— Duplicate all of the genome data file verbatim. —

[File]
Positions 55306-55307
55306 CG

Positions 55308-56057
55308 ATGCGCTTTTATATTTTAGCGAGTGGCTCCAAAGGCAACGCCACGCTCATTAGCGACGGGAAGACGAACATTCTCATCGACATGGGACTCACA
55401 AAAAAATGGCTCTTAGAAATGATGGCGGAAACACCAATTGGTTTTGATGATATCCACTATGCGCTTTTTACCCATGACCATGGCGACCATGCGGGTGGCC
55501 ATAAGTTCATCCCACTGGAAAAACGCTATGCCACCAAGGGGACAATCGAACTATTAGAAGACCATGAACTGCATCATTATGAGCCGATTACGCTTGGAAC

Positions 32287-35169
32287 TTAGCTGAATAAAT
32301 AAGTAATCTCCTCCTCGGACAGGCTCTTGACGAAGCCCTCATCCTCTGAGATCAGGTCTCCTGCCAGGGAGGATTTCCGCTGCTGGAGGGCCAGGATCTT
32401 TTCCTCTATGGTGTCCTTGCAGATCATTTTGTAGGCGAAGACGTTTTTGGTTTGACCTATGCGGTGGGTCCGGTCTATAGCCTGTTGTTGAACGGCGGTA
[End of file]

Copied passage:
Positions 55306-55307
55306 CG

Positions 55308-56057
55308 ATGCGCTTTTATATTTTAGCGAGTGGCTCCAAAGGCAACGCCACGCTCATTAGCGACGGGAAGACGAACATTCTCATCGACATGGGACTCACA
55401 AAAAAATGGCTCTTAGAAATGATGGCGGAAACACCAATTGGTTTTGATGATATCCACTATGCGCTTTTTACCCATGACCATGGCGACCATGCGGGTGGCC
55501 ATAAGTTCATCCCACTGGAAAAACGCTATGCCACCAAGGGGACAATCGAACTATTAGAAGACCATGAACTGCATCATTATGAGCCGATTACGCTTGGAAC

Positions 32287-35169
32287 TTAGCTGAATAAAT
32301 AAGTAATCTCCTCCTCGGACAGGCTCTTGACGAAGCCCTCATCCTCTGAGATCAGGTCTCCTGCCAGGGAGGATTTCCGCTGCTGGAGGGCCAGGATCTT
32401 TTCCTCTATGGTGTCCTTGCAGATCATTTTGTAGGCGAAGACGTTTTTGGTTTGACCTATGCGGTGGGTCCGGTCTATAGCCTGTTGTTGAACGGCGGTA